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Understanding Cap Rates

by Yarusi Holdings LLC on

The cap rate is the rate of return on a real estate investment property based on the expected income that the property will generate. It is a key metric that represents an investor’s expected return on investment. This is derived by dividing the net income the property will generate by the total market value of the property. For example, a building with a $400,000 of net income that cost $10 million to purchase will have a 4% cap rate.

Cap Rate = NOI / Value of the property

  • When acquiring an income property, the higher the cap rate the better
  • When selling the income property, the lower the cap rate the better
  • A higher cap rate implies a lower price, and a lower cap implies a higher price

It is important to distinguish the difference between the cap rates throughout underwriting the deal:

The entry cap rate represents the value of the property at the time of the purchase of the property. This cap rate is based on existing rates, vacancy, etc at the purchase. For a buyer to fully calculate the cap rate, you need to have the operating income, and operating expenses.

The in-place cap rate is based on the stabilized value of the property after repairs have been completed, rents have been increased, RUBS has been implemented, etc. This rate is based on the assumptions the buyer comes up with after running their estimated numbers based on your business plan.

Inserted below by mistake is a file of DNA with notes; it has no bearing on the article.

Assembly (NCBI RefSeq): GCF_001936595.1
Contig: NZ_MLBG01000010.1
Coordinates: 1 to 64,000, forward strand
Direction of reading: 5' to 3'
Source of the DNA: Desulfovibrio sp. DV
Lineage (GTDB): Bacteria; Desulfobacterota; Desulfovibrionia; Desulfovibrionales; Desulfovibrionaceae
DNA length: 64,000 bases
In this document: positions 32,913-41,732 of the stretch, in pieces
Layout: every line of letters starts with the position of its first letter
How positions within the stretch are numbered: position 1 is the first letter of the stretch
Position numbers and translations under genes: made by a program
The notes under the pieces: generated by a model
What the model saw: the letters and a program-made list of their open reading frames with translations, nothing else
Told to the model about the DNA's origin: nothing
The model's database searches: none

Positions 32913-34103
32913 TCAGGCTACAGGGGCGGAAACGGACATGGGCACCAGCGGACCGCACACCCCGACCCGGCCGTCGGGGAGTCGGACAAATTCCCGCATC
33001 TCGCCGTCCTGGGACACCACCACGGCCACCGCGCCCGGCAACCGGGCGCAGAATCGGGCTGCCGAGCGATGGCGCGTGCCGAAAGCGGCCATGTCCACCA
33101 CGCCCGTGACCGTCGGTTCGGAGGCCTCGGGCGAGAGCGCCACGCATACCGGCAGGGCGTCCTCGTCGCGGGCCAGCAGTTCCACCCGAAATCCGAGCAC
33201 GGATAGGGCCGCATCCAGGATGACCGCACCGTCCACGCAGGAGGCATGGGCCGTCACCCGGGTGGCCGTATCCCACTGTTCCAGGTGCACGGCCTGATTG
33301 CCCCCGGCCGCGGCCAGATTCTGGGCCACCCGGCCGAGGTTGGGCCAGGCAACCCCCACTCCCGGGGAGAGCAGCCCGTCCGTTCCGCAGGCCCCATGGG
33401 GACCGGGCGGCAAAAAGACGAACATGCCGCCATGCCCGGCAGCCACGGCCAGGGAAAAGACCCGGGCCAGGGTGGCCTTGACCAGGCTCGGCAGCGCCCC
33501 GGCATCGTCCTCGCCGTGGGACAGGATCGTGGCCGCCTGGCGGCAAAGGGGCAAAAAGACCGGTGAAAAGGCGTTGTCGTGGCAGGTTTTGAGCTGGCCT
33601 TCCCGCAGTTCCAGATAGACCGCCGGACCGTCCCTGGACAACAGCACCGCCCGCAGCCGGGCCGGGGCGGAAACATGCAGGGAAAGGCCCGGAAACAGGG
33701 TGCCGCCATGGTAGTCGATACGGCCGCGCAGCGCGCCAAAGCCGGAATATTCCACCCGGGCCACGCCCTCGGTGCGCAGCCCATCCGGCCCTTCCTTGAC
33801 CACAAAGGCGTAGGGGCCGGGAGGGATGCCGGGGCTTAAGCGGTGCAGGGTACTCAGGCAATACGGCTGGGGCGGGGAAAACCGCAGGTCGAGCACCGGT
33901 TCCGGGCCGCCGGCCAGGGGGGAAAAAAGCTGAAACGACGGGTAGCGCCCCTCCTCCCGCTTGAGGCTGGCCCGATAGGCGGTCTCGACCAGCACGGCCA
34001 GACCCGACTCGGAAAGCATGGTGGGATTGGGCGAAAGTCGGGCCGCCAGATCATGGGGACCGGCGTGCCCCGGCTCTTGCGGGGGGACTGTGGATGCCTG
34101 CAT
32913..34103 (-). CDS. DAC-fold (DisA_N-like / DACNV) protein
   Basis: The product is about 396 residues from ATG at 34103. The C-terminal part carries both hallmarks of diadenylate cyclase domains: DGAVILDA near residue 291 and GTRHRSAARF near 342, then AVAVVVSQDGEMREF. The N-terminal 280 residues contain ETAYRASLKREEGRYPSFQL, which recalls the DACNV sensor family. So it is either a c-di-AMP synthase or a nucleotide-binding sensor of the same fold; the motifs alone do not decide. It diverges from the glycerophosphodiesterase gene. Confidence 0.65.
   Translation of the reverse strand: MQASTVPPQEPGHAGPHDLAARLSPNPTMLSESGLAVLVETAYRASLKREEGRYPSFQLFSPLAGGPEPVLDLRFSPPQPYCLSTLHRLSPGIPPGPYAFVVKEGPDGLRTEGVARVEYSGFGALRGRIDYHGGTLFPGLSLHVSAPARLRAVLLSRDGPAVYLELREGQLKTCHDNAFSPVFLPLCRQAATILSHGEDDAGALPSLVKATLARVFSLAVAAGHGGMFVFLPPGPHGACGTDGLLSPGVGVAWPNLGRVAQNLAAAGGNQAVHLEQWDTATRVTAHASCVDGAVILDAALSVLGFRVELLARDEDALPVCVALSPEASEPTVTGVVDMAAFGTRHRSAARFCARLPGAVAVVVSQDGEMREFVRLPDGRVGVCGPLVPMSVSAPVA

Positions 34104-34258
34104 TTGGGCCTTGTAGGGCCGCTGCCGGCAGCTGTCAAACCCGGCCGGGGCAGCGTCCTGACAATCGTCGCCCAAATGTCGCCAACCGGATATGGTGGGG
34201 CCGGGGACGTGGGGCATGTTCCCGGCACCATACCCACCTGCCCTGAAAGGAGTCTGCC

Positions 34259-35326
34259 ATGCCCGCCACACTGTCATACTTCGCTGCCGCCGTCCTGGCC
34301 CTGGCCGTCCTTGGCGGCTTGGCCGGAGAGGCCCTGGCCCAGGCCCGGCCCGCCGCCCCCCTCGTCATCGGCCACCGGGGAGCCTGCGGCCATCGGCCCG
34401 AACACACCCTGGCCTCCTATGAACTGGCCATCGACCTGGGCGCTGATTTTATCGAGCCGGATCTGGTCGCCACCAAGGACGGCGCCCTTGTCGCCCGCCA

The reversion cap or exit cap rate represents the relationship between NOI and the price at the time of the sale of the property. The exit cap is calculated by taking the expected net operating income divided by the projected sale of the property. This rate is estimated based on the comparable transaction data and market conditions. In general, the proforma assumes the NOI will grow steadily over time due to market rents, RUBS, a decrease in expenses, etc. Although the entry cap rate provides a reference point, it’s best to be conservative in your underwriting. The rule of thumb when underwriting the reversion cap is to conservatively add +10bps per year from the market cap rate. If the market warrants a 4% cap rate and you estimate a 5-year holding period, you will underwrite your exit cap at 4.5%. It’s also helpful to consider a range of cap rates to calculate the returns in any given scenario:


With the increase in your NOI at the exit sale, the low cap rate benefits you making your sale price even higher and therefore bringing you a profitable investment. Understanding the different types of cap rates are vital to assessing a property’s profitability and return potential.

Example of all three cap rates:

Let’s say you purchased a property for $10 million dollars that had a net operating income of 400k. This would put us at a 4% going-in cap rate.

$400,000 / $10,000,000 = 0.04 - 4% cap rate
Now let’s say you add $100k of value to the property through rent increases, RUBS etc.

$500,000 / $10,000,000 = 0.05 = 5% cap rate (your in-place cap rate once the property has been stabilized) Let’s say the market is warranting a 4% cap rate.

Exit Cap Rate:
$500,000 / 0.04 = $12,500,000
Therefore giving you a $2.5 million in profit by adding $100k of value to the property.